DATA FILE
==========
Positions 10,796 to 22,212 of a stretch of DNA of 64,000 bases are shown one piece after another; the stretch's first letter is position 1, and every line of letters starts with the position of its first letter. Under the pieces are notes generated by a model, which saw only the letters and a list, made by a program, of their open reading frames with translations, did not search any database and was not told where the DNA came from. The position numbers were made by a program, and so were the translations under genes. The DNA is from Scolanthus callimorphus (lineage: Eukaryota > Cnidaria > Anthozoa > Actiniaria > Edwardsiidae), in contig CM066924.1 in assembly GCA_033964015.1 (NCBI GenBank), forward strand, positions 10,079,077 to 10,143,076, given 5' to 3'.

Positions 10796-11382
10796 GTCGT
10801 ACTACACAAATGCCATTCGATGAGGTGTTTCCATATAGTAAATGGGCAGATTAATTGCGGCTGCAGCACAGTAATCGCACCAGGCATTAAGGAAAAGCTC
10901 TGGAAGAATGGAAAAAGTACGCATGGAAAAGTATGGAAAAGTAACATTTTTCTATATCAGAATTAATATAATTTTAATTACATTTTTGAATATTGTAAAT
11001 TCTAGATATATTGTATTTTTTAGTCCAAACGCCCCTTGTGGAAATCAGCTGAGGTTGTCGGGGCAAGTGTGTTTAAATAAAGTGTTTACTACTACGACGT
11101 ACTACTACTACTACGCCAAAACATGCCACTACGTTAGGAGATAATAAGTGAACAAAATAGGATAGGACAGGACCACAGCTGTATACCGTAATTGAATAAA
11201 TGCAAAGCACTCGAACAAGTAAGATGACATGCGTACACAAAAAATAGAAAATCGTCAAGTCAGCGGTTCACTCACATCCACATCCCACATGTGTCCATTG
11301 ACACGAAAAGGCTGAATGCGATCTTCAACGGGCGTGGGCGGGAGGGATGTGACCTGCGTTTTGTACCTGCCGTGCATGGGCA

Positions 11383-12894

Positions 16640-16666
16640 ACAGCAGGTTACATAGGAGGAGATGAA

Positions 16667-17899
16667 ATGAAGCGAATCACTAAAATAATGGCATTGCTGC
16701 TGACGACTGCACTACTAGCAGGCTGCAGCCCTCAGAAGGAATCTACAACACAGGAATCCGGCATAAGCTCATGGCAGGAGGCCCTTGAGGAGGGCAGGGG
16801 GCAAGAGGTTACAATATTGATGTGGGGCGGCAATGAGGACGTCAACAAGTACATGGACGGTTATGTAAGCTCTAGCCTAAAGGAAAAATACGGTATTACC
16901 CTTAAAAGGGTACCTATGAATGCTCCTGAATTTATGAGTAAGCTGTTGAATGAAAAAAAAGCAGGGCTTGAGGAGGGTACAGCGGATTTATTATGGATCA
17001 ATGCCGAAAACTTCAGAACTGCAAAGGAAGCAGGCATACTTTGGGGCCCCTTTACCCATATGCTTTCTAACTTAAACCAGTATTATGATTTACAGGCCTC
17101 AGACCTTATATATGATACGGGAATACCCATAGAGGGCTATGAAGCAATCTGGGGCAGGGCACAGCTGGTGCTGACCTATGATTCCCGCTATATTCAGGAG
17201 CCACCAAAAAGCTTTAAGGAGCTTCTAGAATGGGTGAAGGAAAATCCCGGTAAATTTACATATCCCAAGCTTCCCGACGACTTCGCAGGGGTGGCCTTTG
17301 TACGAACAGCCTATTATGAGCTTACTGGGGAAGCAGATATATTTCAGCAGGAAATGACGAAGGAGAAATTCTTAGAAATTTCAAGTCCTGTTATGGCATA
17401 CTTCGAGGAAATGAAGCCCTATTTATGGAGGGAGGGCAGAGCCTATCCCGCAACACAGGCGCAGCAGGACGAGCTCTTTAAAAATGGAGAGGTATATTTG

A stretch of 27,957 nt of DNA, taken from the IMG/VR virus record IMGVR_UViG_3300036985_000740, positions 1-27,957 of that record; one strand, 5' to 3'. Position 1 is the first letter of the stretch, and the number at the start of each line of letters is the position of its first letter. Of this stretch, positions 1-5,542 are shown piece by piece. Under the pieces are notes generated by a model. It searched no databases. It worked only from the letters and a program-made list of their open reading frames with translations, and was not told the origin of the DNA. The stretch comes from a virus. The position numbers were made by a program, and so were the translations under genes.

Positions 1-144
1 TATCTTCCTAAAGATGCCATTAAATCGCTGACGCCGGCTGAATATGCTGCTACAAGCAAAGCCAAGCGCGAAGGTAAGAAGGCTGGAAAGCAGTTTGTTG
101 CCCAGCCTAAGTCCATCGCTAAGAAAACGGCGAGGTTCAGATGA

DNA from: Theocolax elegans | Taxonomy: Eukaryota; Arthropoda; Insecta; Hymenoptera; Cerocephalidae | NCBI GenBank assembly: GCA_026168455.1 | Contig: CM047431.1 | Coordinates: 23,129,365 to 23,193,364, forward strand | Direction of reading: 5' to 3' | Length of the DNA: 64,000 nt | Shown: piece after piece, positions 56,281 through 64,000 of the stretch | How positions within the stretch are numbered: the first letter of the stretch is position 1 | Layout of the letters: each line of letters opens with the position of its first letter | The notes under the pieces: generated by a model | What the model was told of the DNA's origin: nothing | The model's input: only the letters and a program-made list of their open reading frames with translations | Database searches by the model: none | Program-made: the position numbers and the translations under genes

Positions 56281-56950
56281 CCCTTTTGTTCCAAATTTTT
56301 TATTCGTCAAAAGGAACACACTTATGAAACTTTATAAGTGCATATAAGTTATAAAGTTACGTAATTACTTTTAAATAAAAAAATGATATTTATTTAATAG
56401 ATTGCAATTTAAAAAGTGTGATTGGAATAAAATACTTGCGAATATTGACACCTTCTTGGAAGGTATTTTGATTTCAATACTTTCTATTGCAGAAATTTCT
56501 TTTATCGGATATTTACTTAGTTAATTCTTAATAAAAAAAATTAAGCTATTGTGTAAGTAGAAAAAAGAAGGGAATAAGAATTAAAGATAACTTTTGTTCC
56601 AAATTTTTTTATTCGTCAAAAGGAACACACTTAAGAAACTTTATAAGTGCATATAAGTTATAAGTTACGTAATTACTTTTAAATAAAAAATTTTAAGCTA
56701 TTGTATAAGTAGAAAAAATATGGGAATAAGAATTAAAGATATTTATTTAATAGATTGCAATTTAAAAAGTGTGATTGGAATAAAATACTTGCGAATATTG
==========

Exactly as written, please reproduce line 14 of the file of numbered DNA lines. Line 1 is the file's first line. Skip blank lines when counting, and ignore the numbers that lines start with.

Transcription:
16667 ATGAAGCGAATCACTAAAATAATGGCATTGCTGC